Social and International Relations of Science


    THE widespread interest in the social relations to science, which in Great Britain is witnessed, for example, by the founding of the new Nuffield College at Oxford, and of the National Institute of Economics and Social Research, London, and elsewhere by the institution last year of the Committee on Science and its Social Relations by the International Council of Scientific Unions, and which has since received striking manifestation at the Indianopolis meeting of the American Association for the Advancement of Science, has largely been stimulated by the growing anarchy in the international sphere, whether economic or political. The threat to freedom of thought inherent in the totalitarian States, the existence of which is indeed only possible through the application of scientific knowledge, provides one of the main stimulants. The profound concern engendered everywhere by the increasing scale on which national energies and resources are being devoted to preparations for warfare, even to the detriment of standards of living, however, provides another source of such interest, both in the ranks of scientific workers themselves and in the population generally.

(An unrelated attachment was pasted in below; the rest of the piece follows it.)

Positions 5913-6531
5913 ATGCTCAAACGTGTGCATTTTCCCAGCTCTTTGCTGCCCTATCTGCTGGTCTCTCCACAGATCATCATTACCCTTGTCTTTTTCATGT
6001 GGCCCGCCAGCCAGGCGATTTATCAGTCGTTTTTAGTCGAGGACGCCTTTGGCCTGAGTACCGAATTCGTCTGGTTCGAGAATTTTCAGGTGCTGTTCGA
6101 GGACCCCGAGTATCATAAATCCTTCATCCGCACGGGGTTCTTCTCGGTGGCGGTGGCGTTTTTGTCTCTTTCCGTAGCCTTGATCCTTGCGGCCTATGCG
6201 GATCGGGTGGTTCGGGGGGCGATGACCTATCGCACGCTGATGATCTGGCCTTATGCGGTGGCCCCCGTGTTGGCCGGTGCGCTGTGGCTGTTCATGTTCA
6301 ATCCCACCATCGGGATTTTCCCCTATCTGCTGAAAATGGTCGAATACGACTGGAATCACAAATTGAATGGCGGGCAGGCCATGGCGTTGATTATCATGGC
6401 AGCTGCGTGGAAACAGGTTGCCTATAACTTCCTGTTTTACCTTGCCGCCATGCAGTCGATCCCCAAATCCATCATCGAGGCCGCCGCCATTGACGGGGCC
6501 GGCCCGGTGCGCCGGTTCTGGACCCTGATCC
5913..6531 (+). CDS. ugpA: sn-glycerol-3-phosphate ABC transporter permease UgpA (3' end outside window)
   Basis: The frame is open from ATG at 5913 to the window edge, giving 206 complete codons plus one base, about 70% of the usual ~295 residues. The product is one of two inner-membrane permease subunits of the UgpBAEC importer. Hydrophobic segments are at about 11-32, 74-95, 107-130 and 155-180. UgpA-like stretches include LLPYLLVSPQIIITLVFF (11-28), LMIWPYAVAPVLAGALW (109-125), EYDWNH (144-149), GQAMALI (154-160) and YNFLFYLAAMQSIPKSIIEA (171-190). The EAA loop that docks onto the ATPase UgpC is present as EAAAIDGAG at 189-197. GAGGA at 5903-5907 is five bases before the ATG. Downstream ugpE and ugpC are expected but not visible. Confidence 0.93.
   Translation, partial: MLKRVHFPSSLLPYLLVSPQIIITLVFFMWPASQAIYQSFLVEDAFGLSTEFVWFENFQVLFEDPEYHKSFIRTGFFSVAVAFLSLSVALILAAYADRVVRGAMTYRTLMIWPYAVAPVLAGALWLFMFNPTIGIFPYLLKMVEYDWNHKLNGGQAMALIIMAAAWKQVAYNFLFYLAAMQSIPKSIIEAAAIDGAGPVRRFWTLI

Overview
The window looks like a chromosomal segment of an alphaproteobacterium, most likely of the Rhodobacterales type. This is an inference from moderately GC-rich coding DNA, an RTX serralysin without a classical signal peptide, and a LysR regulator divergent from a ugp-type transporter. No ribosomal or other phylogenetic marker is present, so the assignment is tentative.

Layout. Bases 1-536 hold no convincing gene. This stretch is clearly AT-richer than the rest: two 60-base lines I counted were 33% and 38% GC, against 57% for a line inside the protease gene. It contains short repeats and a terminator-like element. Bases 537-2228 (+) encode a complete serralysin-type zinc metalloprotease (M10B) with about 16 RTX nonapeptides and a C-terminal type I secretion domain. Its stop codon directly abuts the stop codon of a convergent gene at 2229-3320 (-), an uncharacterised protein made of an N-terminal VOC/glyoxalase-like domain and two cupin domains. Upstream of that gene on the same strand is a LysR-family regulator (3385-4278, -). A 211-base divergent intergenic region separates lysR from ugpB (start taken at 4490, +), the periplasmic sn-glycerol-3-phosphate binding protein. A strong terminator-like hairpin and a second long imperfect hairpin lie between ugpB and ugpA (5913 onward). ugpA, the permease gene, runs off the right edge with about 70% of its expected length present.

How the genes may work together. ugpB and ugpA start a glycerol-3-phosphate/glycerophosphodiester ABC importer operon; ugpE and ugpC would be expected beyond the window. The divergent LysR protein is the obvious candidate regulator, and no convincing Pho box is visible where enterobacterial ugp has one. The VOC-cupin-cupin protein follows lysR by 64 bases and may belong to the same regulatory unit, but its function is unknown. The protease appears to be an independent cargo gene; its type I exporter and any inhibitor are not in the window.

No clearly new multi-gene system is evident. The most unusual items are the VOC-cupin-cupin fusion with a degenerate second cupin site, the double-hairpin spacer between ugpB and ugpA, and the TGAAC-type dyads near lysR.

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    Social and International Relations of Science. Nature 142, 310–311 (1938).

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